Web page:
This article was originally posted on March 11th, 2009 at americanchronicle.com
I had the good fortune to be able to spend the weekend of March 5th – March 8th of 2009 attending the Liberty Forum in Nashua, New Hampshire which was put on by The Free State Project. To say I was energized and excited by the happenings there would be an understatement. Words can not begin to describe the feelings I had as the weekend progressed. I felt welcomed, accepted and embraced by all those in attendance. Never before in my life have I experienced so many people that felt the same way about freedom as I do all gathered together in the same place.
I drove from the Chicago area to Nashua to attend this event. The total drive time was a little over 17 hours one way. I would have flown, but I didn´t want to put up with the TSA and all their dictates. Sorry, but I want to be able to keep my shoes on and drink bottled water when I travel. I could have taken a train, but I didn´t. I wanted to drive. It had been a long time since I´ve taken a road trip. The forum made it worth the trip.
I could talk about the liberty luminaries that gave their speeches. I could talk about how great it was to hear these personalities in person. I could talk about the individual speeches by people like Adam Kokesh from Iraq Veterans Against the War and how great and emotional his presentation was. I could talk about how awed I was to be in the presence of Mary Ruwart (one of my personal heroes) and how exciting it was to be able to speak to her one on one even if it was just for ten minutes. I could talk about how inspiring it was to listen to Will Buchanan tell of his adventures on his Walk for Liberty across America and to discuss freedom with him and his lovely wife Brooke at a round table luncheon.
There are many things about the speakers I could mention. I could talk about how interesting and educating it was to hear Glenn Jacobs from the WWE give a speech on the economy. Glenn Jacobs is a huge man and a powerful presence, but to me it was his intelligence that was the most impressive thing about him. I could mention how entertaining it was to hear John Taylor Gatto speak about education despite his age and the fact that he can´t be as animated as I´m sure he was in the past. I could talk about how fun it was to watch Stefan Molyneux instruct a roomful of libertarian minded people on how to win any political debate in two minutes or less.
I could talk about these things and I guess I just did a little, but I won´t go into any more details because, although these luminaries and their presentations gave this gathering substance and form, it was not they who made the forum so exciting for me to attend. Although these famous and inspiring people gave presentations worthy of the standing ovations they received and never seemed to have enough time to answer all the questions audience members wanted to pose, it was not they who impressed me the most. It was, in fact, the legions of ordinary people who had gathered together in one place to listen to these people who delighted me. It was they who created the positive and exciting atmosphere which permeated the hotel. It is they who make the Free State Project the beacon of hope that it has become in the liberty movement.
One of the first things one notices about this movement is the diversity of those involved. People from all backgrounds, cultures, races and religions attended. That is a testament to the power of freedom. It appeals to most everyone regardless of their upbringing or social status. The other thing I noticed is how friendly everyone was. There was no prejudicial judging going on in this group. There was a tendency I found to introduce one´s self and then to begin conversing with one another as if you´ve known each other for years. The non initiation of aggression principle and the idea that in order to live in liberty you must grant that liberty to all others is ingrained in our psyches, for the most part. That connection alone is a powerful catalyst for tolerance and friendliness in our interactions. Those ideals were personified by just about everyone at the forum.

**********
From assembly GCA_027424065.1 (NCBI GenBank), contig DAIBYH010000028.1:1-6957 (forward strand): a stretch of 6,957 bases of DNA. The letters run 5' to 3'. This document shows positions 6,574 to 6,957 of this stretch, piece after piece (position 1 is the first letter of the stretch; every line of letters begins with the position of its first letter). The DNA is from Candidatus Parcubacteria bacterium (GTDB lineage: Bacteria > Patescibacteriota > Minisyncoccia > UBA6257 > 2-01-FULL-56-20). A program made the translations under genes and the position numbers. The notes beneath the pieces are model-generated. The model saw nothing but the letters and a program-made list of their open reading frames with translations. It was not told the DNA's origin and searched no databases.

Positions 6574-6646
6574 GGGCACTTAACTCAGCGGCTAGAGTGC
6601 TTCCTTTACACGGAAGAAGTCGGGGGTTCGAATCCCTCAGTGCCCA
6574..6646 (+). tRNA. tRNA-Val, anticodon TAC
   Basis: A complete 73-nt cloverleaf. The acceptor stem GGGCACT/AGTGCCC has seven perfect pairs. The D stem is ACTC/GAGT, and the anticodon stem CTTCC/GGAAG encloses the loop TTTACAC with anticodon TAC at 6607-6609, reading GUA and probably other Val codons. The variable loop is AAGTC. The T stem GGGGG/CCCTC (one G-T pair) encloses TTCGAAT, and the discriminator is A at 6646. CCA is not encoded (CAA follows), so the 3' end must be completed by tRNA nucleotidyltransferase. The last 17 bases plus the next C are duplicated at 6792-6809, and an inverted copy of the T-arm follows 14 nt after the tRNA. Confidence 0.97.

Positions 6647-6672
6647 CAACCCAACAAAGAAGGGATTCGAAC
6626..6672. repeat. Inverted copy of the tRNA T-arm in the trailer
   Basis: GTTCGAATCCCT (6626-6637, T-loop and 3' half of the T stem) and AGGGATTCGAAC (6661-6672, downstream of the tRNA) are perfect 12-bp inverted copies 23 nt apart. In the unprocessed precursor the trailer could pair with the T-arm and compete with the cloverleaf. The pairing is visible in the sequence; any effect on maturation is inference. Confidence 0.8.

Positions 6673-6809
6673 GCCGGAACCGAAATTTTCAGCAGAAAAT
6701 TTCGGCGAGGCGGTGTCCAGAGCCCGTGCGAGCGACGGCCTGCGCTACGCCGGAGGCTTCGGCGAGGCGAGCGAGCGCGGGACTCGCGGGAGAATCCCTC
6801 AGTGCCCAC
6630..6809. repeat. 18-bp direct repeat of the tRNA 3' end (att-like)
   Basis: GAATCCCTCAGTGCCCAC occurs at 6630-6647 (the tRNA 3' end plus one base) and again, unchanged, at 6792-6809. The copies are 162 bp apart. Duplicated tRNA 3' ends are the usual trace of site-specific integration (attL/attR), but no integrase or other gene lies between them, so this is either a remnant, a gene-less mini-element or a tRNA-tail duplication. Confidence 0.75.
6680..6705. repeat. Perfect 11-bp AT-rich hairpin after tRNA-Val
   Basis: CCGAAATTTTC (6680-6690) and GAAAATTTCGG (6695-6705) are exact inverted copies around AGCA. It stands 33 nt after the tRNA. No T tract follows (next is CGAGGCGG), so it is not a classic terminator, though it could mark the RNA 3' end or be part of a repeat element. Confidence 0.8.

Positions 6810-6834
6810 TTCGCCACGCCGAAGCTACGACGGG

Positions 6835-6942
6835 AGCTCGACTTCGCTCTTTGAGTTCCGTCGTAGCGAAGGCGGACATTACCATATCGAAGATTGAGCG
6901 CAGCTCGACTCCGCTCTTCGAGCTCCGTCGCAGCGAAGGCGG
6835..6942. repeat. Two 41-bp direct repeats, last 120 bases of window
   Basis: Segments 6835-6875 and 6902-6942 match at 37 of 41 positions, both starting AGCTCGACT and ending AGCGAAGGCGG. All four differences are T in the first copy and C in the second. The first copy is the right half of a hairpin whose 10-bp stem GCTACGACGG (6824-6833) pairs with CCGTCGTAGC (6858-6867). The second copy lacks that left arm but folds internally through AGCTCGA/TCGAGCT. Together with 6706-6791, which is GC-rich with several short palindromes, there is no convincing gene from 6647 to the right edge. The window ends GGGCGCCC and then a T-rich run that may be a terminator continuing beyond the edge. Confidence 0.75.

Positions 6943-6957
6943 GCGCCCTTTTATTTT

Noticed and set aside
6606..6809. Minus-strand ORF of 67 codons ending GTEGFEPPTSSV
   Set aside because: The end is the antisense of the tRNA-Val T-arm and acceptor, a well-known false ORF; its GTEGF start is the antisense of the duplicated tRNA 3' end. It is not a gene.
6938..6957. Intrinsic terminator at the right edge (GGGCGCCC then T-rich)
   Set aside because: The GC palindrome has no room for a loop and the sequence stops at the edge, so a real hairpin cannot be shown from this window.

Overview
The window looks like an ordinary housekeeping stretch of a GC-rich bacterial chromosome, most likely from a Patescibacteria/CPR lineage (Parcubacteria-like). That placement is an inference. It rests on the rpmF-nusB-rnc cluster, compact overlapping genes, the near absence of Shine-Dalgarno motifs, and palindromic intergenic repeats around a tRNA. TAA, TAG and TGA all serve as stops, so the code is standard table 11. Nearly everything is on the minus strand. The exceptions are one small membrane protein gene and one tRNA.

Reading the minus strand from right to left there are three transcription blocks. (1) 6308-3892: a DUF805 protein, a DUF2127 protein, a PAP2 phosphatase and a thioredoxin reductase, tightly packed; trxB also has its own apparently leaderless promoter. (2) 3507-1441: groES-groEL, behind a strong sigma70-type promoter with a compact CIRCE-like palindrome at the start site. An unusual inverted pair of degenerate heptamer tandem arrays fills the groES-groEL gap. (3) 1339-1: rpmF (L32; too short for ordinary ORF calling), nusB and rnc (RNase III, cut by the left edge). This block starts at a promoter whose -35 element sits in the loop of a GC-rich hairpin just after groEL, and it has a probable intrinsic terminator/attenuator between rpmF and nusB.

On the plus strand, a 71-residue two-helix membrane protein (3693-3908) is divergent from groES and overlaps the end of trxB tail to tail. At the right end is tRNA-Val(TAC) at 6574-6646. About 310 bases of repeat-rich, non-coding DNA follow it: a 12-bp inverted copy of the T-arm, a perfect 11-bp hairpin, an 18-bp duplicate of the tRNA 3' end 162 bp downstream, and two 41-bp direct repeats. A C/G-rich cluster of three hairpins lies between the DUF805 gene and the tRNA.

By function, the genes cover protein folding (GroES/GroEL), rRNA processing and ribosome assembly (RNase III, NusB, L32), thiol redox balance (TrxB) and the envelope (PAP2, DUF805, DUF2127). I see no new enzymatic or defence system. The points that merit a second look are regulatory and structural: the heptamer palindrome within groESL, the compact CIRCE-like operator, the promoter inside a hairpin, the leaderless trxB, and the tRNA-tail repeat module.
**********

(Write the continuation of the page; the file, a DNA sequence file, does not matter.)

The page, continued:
It is these individuals who make society work. It is they who provide the labor, the products and the services that make day to day living in the modern world possible. The people attending were the teachers, the technicians, the software programmers, the mechanics, the entrepreneurs, the businessmen, the doctors, the clerical workers, etc. who want to see government reduced in size and scope. These are professionals and laborers from a variety of industries, both private and public, who are tired of the overbearing, intrusive nature of our government and simply want back the ability to be able to make decisions for their selves and their businesses and succeed or fail based on their own merits. They came to the forum to get ideas on how to achieve liberty in our lifetime and discuss those same ideas. It was these discussions we had amongst ourselves that made the liberty forum such an exciting place to be.
By the end of the Liberty Forum my head was so full of new information and ideas that it was spinning. I don´t know if it would have been possible to squeeze anymore nuggets into my skull, and yet I didn´t want the weekend to end. I had found a time and a place I would have liked to have stretched into eternity had it been in my power. I now have more hope than ever before that ordinary folks can create the change necessary to return our society back into the type of freedom loving, independent thinking society our founders must have imagined. The ordinary people attending this forum gave me more hope than any politician possibly could. They are the promise of real change, lasting change, change from the bottom up. For me, this is what made the Liberty Forum a rousing success.